But the aerial scenes slap you round the face with the hideous violence of the air war, with aircraft being suddenly wrecked by a blizzard of cannon shells shattering perspex and metal and tearing gaping holes in flesh. Flak bursts around the aircraft with a physical shock which makes you twitch, and there’s a fearful sense of adrenalin-pumping panic as gunners try to get the German fighters in their sights as they flash past in a split second.

Many sequences have a hallucinatory, trance-like quality which make them lodge unforgettably in the mind. There’s a panoramic shot of a B-17 fleet flying serenely over the Alps, trailing long white contrails behind them in the freezing air as the mountains drift past below. Shots of massed interceptors appearing as a bunch of dots in the distance, then rushing meteorically right into your face as they pounce on the bombers, make you wonder how anybody survived this recurring nightmare, in temperatures reaching minus 50 degrees (26,000 Eighth Air Force crewmen died). We see blazing aircraft spinning out of control as if in a kind of suspended animation, reminiscent of the real-life footage in William Wyler’s documentary Memphis Belle, an obligatory source for this production. There’s one extraordinary moment when Buck is gazing disbelievingly at a sky filled with pieces of shattered aircraft drifting in slow motion, as a solitary crewman with no parachute tumbles past his cockpit (pictured below, Raff Law as Sgt Ken Lemmons).

As much care has been taken with casting as with the technical aspects. Turner is superb as Egan, using his natural daredevil cockiness to mask his all-too-acute realisation of the appalling odds the flyers are facing. Butler’s Cleven is calmer and quieter, but determined to fulfil his command responsibilities to the bitter end. There’s excellent support from the suddenly-ubiquitous Barry Keoghan as another pilot, Curtis Biddick, while Anthony Boyle shines as Lt Harry Crosby, a navigator with an airsickness problem, and who also provides a voice-over to the narrative.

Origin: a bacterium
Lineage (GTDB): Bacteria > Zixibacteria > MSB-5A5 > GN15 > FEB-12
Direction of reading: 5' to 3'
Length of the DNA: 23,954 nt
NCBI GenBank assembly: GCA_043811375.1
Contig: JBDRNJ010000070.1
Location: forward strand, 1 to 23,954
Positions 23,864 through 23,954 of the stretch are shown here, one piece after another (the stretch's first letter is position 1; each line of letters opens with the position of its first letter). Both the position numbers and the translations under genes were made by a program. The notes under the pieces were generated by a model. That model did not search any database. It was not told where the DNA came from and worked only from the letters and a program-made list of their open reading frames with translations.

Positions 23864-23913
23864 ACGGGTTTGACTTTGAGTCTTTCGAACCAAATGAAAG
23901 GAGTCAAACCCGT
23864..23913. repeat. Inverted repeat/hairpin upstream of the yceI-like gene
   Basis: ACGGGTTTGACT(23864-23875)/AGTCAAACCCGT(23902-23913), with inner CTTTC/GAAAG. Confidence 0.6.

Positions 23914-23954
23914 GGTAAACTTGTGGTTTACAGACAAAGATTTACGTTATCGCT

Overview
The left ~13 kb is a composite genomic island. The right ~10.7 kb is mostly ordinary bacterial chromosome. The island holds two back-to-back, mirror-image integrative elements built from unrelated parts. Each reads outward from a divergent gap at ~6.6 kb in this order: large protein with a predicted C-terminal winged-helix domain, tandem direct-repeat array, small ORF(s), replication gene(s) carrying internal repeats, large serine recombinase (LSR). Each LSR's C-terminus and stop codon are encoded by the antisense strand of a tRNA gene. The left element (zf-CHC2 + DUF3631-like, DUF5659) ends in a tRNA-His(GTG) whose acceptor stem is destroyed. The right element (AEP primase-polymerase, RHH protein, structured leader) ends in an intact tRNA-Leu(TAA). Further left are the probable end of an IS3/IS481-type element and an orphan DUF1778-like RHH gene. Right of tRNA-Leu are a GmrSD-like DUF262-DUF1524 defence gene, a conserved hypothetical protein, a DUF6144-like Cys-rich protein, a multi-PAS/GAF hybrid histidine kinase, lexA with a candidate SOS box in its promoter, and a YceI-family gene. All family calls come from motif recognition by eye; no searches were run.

There’s not a lot of scope for female performers in this boys’-own air war, but Bel Powley seizes the moment to put in a fine turn as Alexandra Wingate, who has a brief affair with Crosby which can’t last because of her secretive undercover work.

As the series progresses, it stretches out into a wider perspective of the course of the war. There’s a narrative thread about downed flyers being helped to escape by the Belgian resistance, and the experiences of captured airmen as the Allies close in on Berlin throw some cold light on the Third Reich as it flails around in its death throes. Masters of the Air has taken a decade to reach the screen, but it was worth the wait. It’s an epic achievement.

  • Masters of the Air is on Apple TV+ from 26 January

Comments

Brave, wonderful boys. But once again Brit hater Spielberg loses no opportunity to sideline and sneer at British forces. What is his problem? A vast sense of American inferiority complex is my guess. 

Absolutely agree, very upset over these lies.  MOTA is consigned to my American alternate History dumpster. Stopped watching over the fight scene.